Perhaps the best way to understand and assess Kennedy’s presidential performance is through his interactions with the men whom Ted Sorensen, his speechwriter and political adviser, called his “Ministry of Talent.” They were an extraordinary group of academics, businessmen, lawyers, foreign policy and national security experts, and career military officers who advised Kennedy in the many crises they confronted during his thousand-day presidency. Their focus was on the dangers to the country’s safety posed by communist challenges in the Western Hemisphere, Europe, and Southeast Asia. They counseled Kennedy on the critical decisions that could make a difference between war and peace.

The backgrounds, aspirations, convictions, and judgments of the men around Kennedy are an essential part of understanding why and how they advised him.

Each in his own way was a combatant in a struggle to persuade the president that he had the best—if not always the right—answer to the various intimidating challenges they faced at home and particularly abroad, where the danger of a catastrophic war was constantly before them. They fought with each other—sometimes angrily, fearful that the opposing views of their colleagues could lead to disaster. Their passion was the product of genuine concern to serve the country and prevent the ultimate world catastrophe. But it also reflected the vanity of egotistical men who felt slighted by any rejection of their outlook when they were pushed aside, and several of them were. Kennedy took no pleasure in slighting them, but he saw the stakes as so high that he could not afford to tread lightly or put personal feelings ahead of hard decisions. He took comfort from knowing that every administration had its share of conflicts and unhappy advisers and that he had not forced any of them to assume the burdens of office.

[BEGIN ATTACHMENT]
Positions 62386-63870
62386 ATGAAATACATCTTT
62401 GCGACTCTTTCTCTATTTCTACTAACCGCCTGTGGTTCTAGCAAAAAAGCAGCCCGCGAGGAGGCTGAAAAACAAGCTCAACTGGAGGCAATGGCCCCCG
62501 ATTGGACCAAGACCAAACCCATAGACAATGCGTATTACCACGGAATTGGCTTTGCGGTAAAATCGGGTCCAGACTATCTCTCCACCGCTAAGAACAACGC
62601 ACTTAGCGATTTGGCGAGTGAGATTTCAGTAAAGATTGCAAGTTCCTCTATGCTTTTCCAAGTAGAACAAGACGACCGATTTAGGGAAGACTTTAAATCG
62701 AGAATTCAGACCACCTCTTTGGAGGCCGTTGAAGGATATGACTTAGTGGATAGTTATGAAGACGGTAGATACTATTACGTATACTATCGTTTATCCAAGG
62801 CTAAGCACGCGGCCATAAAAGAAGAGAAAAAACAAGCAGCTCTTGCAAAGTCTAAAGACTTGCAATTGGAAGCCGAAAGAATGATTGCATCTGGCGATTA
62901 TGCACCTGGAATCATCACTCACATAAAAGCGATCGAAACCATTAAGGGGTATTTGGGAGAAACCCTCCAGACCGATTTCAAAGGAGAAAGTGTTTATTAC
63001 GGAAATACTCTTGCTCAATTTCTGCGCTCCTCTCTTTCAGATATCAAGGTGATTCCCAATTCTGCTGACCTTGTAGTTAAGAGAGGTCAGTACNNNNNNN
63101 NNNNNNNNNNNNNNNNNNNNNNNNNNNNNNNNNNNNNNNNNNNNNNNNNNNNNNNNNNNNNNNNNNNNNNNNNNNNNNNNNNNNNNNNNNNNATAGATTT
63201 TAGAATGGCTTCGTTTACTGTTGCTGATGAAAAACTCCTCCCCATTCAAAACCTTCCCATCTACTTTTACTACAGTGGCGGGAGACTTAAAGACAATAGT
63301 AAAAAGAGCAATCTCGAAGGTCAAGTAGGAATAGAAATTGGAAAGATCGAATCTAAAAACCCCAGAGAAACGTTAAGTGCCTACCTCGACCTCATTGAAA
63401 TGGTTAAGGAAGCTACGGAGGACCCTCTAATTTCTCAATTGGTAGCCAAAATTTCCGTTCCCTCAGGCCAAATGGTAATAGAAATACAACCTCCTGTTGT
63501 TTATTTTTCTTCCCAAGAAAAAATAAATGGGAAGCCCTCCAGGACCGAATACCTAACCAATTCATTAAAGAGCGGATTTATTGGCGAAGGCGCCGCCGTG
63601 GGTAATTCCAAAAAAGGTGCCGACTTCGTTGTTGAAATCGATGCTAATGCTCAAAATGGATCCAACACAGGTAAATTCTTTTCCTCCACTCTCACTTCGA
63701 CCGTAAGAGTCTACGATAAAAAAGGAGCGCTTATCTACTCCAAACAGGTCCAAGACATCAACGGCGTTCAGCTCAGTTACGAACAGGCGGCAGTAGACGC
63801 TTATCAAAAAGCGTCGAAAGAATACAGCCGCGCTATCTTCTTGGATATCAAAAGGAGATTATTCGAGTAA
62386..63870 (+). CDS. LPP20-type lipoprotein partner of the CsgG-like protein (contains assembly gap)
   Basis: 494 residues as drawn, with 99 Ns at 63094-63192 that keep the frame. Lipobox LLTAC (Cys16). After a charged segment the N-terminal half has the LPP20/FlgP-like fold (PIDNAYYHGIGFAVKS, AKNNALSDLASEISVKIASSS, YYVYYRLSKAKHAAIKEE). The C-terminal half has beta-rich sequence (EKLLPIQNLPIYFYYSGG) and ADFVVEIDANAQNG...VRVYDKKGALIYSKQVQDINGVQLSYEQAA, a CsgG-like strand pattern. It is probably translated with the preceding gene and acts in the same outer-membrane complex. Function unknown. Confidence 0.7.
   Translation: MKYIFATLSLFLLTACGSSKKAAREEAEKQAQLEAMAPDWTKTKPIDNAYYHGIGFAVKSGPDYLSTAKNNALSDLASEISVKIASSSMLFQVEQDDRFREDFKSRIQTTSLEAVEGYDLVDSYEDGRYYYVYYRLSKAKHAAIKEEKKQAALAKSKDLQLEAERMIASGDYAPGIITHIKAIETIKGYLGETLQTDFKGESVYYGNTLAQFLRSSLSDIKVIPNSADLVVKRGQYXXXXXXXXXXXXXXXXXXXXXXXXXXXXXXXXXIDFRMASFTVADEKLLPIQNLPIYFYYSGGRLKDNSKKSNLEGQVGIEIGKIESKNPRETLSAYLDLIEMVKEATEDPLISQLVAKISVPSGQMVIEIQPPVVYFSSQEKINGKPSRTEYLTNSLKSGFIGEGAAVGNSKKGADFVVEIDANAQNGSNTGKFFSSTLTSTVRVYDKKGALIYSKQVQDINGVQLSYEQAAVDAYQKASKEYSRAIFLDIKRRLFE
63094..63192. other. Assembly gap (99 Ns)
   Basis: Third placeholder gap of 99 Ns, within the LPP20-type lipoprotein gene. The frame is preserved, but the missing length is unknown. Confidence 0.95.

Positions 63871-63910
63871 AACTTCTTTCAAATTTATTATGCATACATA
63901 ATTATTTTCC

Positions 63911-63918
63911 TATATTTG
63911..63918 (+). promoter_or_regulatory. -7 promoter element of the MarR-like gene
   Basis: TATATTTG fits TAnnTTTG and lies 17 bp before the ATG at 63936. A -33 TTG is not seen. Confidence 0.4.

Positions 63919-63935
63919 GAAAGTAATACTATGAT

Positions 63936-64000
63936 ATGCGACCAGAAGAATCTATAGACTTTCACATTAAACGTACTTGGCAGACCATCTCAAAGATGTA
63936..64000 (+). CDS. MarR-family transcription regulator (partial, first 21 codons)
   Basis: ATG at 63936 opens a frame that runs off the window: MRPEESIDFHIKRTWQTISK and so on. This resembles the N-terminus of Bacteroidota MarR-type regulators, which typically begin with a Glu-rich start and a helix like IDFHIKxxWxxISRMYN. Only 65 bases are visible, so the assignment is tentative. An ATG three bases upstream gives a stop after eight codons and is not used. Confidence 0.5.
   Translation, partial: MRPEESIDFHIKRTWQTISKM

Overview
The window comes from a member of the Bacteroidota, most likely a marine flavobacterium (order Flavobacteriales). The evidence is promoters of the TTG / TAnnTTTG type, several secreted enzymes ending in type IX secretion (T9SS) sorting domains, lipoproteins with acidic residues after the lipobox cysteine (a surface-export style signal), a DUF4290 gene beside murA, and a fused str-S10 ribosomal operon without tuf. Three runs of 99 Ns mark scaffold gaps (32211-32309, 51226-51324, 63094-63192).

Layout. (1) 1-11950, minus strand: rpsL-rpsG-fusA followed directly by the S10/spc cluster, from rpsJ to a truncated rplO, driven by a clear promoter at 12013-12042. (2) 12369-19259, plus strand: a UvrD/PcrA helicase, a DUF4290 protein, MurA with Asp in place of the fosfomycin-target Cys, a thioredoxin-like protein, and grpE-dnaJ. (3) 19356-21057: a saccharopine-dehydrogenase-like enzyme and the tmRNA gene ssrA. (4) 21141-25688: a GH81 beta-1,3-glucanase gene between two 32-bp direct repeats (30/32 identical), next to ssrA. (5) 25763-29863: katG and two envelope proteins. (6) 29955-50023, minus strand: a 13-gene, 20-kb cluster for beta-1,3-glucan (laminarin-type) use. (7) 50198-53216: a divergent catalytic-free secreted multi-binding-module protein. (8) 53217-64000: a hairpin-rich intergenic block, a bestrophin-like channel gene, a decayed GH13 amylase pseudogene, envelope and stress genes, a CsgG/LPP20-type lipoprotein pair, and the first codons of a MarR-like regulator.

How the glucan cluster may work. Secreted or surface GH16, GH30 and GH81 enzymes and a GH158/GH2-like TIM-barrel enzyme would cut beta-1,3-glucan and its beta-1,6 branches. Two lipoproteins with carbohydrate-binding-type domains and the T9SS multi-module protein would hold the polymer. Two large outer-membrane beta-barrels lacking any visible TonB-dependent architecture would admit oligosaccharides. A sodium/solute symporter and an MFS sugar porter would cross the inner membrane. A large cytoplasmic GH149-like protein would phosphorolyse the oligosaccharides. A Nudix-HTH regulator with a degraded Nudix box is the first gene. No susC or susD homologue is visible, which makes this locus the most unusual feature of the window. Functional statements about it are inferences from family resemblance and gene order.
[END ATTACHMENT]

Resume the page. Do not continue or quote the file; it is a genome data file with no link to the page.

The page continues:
Much of the White House tension sprang from the administration’s focus on painfully difficult foreign policy questions. Yet Kennedy could not ignore domestic conflicts. They roiled the nation’s stability and forced the president and Robert Kennedy, his brother and principal adviser, to devote attention to internal problems. The Kennedys were not indifferent to homegrown difficulties, especially the plight of African Americans. However privileged they were, as members of a minority group they despised the prejudice against blacks of segregation and wished to eliminate it. But they saw little chance to advance equal rights through Congress as long as southern congressmen and senators chaired crucial committees. By putting civil rights aside until 1963 or aiming for marginal gains through executive action, they hoped to pass other domestic reforms that could benefit all Americans, including African Americans.